So the social contract is still alive and seemingly strongest in the very places where the contemporary political writers probably wouldn’t expect, small towns in Western states. What can we learn from this? As Scott Card, Rinker Buck and New America have said, we need to look across these artificially-created divides and seek relationships with our neighbors and even strangers. When we cease expending energy staying awake to protect ourselves from attack from any neighbor, we have time to use our ingenuity to solve greater problems. We help those in need. We look for the good that come from cooperation between governments, the people, industry and non-profit sectors alike.

I’ve maintained in my writings and speaking that people most succeed in business and life when they search for ideas and practically connect them with seemingly disparate concepts and ideas. We shouldn’t be afraid of ideas unlike our own, but look for challenges. It will either make your position stronger or change your mind, as long as you’re open to truth. Social capital and a new social contract can do that for America.

Keep thinking…

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By | 2017-11-23T18:26:04+00:00 May 25th, 2016|Blog|1 Comment

About the Author:

Tom Ruby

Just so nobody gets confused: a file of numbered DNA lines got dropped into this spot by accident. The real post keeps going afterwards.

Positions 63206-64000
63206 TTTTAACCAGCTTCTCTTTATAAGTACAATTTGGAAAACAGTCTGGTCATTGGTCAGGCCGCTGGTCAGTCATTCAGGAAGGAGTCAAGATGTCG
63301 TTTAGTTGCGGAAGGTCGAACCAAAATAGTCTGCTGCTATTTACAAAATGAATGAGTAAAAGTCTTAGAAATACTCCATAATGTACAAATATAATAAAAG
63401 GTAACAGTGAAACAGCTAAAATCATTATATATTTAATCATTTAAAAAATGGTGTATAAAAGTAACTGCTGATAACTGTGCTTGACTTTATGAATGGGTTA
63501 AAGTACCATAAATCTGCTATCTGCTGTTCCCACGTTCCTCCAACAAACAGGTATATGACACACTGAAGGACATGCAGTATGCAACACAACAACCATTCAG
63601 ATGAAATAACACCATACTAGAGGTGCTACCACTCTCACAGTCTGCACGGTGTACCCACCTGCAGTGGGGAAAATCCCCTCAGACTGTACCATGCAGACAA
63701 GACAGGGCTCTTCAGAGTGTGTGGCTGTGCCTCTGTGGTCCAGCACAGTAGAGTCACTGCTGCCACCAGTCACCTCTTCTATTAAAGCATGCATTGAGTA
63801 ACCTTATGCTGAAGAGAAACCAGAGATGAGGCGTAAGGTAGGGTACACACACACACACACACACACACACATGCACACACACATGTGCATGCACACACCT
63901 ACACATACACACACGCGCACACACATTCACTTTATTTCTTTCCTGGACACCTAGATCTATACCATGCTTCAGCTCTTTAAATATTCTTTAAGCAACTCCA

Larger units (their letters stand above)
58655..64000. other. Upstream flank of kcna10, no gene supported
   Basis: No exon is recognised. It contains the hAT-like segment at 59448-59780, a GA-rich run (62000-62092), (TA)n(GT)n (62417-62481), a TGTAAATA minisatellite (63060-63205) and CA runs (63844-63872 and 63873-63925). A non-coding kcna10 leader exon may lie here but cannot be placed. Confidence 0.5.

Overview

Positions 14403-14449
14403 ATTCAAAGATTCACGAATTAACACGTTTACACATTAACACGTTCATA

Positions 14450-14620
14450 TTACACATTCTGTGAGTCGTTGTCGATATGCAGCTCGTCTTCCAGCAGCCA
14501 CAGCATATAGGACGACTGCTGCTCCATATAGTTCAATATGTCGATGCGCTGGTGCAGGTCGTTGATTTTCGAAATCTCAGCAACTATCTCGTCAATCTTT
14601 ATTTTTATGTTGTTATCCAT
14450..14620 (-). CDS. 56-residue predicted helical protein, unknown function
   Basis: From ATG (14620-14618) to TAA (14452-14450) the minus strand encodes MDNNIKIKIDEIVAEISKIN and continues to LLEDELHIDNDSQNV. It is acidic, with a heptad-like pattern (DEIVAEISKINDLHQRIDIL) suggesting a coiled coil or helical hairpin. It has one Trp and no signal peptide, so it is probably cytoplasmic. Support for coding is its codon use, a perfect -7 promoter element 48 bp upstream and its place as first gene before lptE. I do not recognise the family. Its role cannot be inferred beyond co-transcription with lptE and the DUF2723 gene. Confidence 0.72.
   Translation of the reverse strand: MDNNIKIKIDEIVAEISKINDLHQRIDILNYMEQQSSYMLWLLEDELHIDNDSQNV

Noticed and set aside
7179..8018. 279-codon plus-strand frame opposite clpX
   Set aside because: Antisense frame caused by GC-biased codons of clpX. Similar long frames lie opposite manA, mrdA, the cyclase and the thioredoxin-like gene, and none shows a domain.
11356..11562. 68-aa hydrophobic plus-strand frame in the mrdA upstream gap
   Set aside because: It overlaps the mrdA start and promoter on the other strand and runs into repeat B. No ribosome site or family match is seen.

Tom Ruby is a retired Air Force Colonel who served 26 years on active duty in positions from Squadron Intelligence Officer, to Chief of Doctrine for the AF ISR Enterprise, to Chief of Special Programs for the Air Force Materiel Command. He was Associate Dean of the Air Command and Staff College where he developed exchange programs with the NATO School, the French École Militaire, the German General Staff College and Poland’s National Defense University. He served on General Petraeus’ Joint Strategic Assessment Team as well as in three combat deployments. He holds a PhD in Political Science from the University of Kentucky, and actively mentors graduate students through the American Political Science Association. He is widely published and speaks globally on topics from critical thinking, to leadership, to strategy, to morality in warfare. He is currently CEO of Bluegrass Critical Thinking Solutions, a business and defense consulting firm.

One Comment

  1. joe sanders June 3, 2016 at 4:28 pm - Reply

    Well said Tom. I have considered myself an “extreme moderate” for the past several years. Unfortunately it makes it hard on election day when you are obliged to pick the lesser of two evils. Thanks.